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Seven Principles Blog
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In 1844, a small group of weavers from Rochdale, England created the blueprint for how their newly-formed cooperative would operate and serve the local community. These values, known as the Seven Cooperative Principles, serve as the operating guidebook for credit unions and cooperatives throughout the world. This blog was created to honor that legacy and to showcase the everyday efforts of credit unions in the Carolinas that embody the cooperative mission and purpose.

 

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Principle Seven: CU Lunch Local an opportunity to shine

Posted By Jeff Hardin, Yesterday
Principle Seven: Concern for community. Since credit unions are locally owned financial institutions, they are committed to investing in the community.

As local financial institutions owned by their members, credit unions appreciate the value of community. On Tuesday, October 14, staff at credit unions in the Carolinas have a unique opportunity to demonstrate their support of local businesses.

On that day, credit unions are encouraged to participate in CU Lunch Local, a grassroots effort to support locally-owned businesses for lunch. The concept is pretty straightforward - credit unions organize a "cash mob" and head to a locally-owned restaurant. (A cash mob is a group that organizes ahead of time and selects a place to meet at a designated time to shop and spend.)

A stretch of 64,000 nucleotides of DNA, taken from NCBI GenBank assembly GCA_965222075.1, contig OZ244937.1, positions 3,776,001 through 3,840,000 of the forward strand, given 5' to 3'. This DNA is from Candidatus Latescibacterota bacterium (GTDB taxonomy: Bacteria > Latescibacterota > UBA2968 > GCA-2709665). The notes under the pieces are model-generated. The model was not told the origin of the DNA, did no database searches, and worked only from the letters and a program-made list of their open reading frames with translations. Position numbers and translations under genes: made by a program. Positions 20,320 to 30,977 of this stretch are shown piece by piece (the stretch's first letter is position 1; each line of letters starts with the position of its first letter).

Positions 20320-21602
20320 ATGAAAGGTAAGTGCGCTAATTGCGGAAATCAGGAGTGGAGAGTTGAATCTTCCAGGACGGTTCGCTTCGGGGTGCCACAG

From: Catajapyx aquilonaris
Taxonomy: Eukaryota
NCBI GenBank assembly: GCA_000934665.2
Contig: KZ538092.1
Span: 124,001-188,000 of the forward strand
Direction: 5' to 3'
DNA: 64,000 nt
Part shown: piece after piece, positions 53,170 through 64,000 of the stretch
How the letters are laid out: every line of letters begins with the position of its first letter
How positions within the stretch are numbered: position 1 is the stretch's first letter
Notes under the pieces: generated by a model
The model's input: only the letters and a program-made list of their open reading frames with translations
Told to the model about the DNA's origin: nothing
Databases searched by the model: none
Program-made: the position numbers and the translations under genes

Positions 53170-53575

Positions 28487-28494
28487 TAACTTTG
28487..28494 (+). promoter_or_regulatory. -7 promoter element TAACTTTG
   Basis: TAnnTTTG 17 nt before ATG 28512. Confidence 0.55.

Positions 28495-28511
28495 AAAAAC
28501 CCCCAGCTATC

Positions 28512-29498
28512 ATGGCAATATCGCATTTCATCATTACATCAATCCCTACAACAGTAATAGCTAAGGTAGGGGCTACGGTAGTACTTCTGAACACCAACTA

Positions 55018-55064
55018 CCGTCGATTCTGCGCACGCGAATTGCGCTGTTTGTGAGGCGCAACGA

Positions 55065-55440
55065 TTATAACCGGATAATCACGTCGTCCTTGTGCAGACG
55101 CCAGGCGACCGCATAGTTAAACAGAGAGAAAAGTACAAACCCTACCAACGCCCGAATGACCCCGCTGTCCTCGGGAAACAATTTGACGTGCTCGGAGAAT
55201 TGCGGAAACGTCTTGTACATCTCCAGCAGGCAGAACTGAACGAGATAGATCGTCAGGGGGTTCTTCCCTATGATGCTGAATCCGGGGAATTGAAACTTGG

Credit unions in North and South Carolina are encouraged to support CU Lunch Local by "liking" the event Facebook page, and to begin planning the impact you and your friends would like to have on that day. The Carolinas Credit Union League also encourages you to take pictures the day of the event and share them with us! We'll be recapping the day's events later in October. 

Tags:  CU Lunch Local  Principle Seven 

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Principle Six: CUaware founders receive Cooperative Spirit Award

Posted By Jeff Hardin, Friday, August 22, 2014
Updated: Thursday, August 21, 2014
CUaware founders Patrick Livingston (left) and Brandon McAdams are pictured with the Cooperative Spirit Award from the National CU Foundation.
Principle Six: Cooperation Among Cooperatives. Credit unions work together to improve services to members and build sustainable communities.

(Editor's note: the following originally appeared in the Coastal FCU Beacon  and is republished with the permission of the credit union.)

Coastal Federal Credit Union employees Patrick Livingston and Brandon McAdams have earned the 2014 Cooperative Spirit Award from the National Credit Union Foundation (NCUF) Development Education Program. Livingston and McAdams are being recognized for their efforts in creating CUaware (www.cuaware.org), an educational networking council within the Carolinas Credit Union League, aimed at connecting and educating employees from across credit unions. The award was presented on August 14 during the annual Development Educators Workshop, in Austin, TX.

Livingston, Director of Business Transformation and McAdams, Consumer Lending Product Development Manager, came up with the idea for CUaware after completing the Development Educator training program in 2011.

“We saw a networking gap in the industry. We set out to introduce credit union staff, at all levels, to learn the cooperative principles that guide credit unions in an informal and fun way,” said Livingston.